Montclair schools to provide all students access to laptops
(Annie Spratt VIA Unsplash)
Meeting a goal set two years ago, the Montclair school district is now able to provide computers and hot spots to all students who need them, thanks to a $2 million federal grant.
The district received $2,028,645 from the Emergency Connectivity Fund, a program authorized by Congress through the American Rescue Plan Act of 2021 and run by the Federal Communications Commission. The funds will also allow students to keep the laptops during the summer months.
The Connectivity Fund, totalling $7.17 billion, was designed to provide schools and libraries with money to cover costs of devices and connectivity needs for off-campus remote learning, according to a June 23 press release from the Montclair district. The district will also be eligible for reimbursement for expenses related to hot spots and broadband internet from July 2021 to the present, the release states.
Since the start of the coronavirus pandemic in March 2020, the district has been ramping up its efforts to close the digital divide, providing laptops for students and connectivity for those without a device and/or internet.
At a July 2021 Montclair Board of Education meeting, Christopher Graber, the district’s director of technology, told board members that the district’s goal was a “one-to-one” technology initiative in fall 2021 — aiming to eventually
provide every student with a school-issued laptop. The $2 million will ensure that will happen, school officials said.
With the new funding,1,424 HP Chromebooks, 11 with G9 touch compatibility, have been distributed to students. Some 50 additional requests have been received since the district rolled out this new distribution, Graber told Montclair Local.
The new funding has also helped district families transition away from hot spots and instead to enroll in broadband internet from Comcast cable, he said.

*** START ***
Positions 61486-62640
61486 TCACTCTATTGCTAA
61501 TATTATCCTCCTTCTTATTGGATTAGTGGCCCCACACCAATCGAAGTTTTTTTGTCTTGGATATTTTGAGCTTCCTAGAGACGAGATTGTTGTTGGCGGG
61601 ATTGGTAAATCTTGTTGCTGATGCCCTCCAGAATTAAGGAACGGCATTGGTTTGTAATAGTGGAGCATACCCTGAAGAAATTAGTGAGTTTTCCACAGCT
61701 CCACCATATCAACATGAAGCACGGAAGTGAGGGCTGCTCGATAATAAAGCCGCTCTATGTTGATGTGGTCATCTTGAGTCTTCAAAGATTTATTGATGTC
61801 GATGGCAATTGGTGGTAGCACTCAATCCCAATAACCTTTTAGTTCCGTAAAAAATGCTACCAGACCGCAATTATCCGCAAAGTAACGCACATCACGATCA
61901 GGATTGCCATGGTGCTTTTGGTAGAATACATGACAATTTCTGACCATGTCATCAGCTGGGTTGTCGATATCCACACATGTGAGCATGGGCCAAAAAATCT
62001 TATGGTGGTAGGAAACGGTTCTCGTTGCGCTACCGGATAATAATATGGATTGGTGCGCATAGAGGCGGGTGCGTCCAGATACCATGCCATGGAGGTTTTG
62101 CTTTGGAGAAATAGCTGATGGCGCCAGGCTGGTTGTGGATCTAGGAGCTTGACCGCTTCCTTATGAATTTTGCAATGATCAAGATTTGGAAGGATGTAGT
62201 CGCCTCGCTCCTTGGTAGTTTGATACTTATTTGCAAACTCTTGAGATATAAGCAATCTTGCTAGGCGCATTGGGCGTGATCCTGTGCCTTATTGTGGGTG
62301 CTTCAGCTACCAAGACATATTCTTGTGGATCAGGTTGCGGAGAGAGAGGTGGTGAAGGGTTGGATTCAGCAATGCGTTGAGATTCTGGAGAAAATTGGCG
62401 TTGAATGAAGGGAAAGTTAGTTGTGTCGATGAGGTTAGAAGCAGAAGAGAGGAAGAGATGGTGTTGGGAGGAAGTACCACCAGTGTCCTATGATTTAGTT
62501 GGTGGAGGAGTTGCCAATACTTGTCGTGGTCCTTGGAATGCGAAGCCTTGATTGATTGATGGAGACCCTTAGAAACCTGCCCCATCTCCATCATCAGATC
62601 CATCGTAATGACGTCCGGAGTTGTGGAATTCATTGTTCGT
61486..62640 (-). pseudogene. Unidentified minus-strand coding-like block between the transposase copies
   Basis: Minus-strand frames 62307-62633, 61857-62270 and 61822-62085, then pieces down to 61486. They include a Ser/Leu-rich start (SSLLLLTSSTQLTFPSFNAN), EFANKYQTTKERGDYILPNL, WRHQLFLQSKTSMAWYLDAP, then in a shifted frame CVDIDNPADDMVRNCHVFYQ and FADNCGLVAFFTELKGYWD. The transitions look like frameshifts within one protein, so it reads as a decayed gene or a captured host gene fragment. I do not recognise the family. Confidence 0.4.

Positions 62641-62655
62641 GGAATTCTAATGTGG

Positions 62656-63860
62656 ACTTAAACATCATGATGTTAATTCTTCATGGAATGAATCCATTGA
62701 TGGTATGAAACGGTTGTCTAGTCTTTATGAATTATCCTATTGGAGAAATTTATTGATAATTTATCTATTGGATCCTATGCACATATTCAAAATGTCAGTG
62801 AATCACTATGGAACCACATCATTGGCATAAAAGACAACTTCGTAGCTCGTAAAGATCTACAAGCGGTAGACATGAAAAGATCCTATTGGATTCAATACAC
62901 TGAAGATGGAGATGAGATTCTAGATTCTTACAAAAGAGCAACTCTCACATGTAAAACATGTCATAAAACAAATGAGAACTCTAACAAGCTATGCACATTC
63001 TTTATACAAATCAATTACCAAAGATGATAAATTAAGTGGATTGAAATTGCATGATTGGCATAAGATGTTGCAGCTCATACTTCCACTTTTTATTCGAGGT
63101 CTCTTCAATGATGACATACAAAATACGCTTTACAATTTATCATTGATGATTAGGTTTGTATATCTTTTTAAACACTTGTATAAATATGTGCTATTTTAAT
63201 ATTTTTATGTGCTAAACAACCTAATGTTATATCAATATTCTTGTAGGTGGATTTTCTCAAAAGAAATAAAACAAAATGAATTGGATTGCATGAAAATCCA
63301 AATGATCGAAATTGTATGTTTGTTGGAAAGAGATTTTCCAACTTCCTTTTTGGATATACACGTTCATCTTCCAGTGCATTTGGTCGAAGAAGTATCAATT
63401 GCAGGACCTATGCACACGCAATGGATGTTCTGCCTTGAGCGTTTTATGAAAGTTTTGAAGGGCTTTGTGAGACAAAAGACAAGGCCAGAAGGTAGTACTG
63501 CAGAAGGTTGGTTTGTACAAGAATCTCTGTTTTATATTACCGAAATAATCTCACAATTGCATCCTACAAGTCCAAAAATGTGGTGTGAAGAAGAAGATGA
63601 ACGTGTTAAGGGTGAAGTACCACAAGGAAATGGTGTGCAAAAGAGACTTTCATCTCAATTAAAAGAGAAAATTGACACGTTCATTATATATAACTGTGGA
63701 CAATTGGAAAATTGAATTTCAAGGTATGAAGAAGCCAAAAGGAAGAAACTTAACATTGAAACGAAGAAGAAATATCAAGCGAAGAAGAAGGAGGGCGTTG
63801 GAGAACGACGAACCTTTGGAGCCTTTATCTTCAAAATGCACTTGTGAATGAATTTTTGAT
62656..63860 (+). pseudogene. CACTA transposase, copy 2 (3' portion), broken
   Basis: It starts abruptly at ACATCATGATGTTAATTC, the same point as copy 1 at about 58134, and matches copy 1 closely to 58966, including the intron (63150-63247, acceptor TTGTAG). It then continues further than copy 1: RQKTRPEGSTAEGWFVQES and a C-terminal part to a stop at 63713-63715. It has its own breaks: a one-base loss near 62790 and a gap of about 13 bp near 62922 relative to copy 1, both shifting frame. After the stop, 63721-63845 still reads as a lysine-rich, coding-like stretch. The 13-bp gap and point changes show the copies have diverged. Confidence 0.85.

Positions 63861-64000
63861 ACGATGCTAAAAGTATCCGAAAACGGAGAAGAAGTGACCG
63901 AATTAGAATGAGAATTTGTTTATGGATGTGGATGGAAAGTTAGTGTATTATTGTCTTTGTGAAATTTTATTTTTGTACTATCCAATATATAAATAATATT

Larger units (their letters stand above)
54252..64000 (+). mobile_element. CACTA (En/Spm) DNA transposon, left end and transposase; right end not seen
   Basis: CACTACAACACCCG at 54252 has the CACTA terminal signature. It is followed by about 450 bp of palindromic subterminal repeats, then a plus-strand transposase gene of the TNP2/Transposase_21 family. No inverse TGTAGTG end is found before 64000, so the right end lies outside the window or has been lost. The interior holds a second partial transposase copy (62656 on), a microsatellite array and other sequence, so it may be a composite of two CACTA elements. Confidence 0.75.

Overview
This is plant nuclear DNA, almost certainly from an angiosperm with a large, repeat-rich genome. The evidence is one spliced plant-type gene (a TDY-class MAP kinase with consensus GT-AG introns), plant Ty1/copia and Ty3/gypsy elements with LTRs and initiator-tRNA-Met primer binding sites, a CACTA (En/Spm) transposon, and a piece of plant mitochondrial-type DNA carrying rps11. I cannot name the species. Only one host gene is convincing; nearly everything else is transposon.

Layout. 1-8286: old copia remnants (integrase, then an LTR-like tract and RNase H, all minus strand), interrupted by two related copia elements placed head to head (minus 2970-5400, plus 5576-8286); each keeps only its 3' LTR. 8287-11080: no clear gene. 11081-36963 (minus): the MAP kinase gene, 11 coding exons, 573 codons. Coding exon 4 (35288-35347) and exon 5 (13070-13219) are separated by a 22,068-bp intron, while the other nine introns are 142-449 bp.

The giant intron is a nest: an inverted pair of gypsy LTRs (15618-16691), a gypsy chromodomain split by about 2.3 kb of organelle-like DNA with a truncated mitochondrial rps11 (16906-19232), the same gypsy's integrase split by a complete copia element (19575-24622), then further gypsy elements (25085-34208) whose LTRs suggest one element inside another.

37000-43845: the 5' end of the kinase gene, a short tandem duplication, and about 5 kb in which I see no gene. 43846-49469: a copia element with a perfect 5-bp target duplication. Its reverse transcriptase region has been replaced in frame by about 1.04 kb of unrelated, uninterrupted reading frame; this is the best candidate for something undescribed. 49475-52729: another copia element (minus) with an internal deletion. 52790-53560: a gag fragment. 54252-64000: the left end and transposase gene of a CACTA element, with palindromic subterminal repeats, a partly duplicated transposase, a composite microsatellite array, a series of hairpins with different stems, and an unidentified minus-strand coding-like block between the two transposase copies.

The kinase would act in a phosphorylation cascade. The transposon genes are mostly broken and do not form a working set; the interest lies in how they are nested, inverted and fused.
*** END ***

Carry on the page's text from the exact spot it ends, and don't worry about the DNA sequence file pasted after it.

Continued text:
Distribution for students at Glenfield, Bullock, Hillside, Edgemont and Bradford is complete, Graber said.
“We are in the process of coordinating pickup dates and times for remaining schools,” he added.
Devices that have not yet been picked up by families are being held by the technology department, and those families will be contacted for pickup.
During the pandemic, the district began what would ultimately be a distribution of 4,000 devices and 100 hot spots to students, and helped transition 67 families to the low-cost Comcast Internet Essentials connectivity program, schools Superintendent Jonathan Ponds told Montclair Local by email in June 2021.
At the time, the district used part of its $1,748,771 technology budget, as well as $102,525 out of the $354,038 it received from the CARES Act, for Chromebooks and hot spots and to purchase devices that have “touch” capability for students in need.
But distribution of the new devices was complicated by global supply chain delays.
Three of the world’s largest computer companies — Lenovo, Dell and HP — reported a combined shortage of nearly 5 million laptops in August 2020, Gov. Phil Murphy said at that time.
So while the district waited for its newly purchased laptops to arrive, it began to give out those it already had. The technology team serviced and distributed 1,300 Chromebooks and 51 Wi-Fi hot spots, Graber said at the time.
Throughout the 2021-21 school year, the district also worked with partner organizations in town, including the Montclair Fund for Educational Excellence and LapTop Upcycle, a local nonprofit that refurbishes old, donated laptops and gets them into the hands of families in need, to continue to meet the technology needs of students and families.
Students attending 2021 summer classes were allowed to keep their devices for those sessions. Additionally, any family that relied on the district-issued device as a household’s sole device was allowed to keep the device over the summer, Graber previously told Montclair Local.
“This is a part of history in Montclair because we never really were a one-to-one [school district],” Graber told Montclair Local in summer 2021. “Regardless of socioeconomic status, every student is going to have a device that's assigned to them.”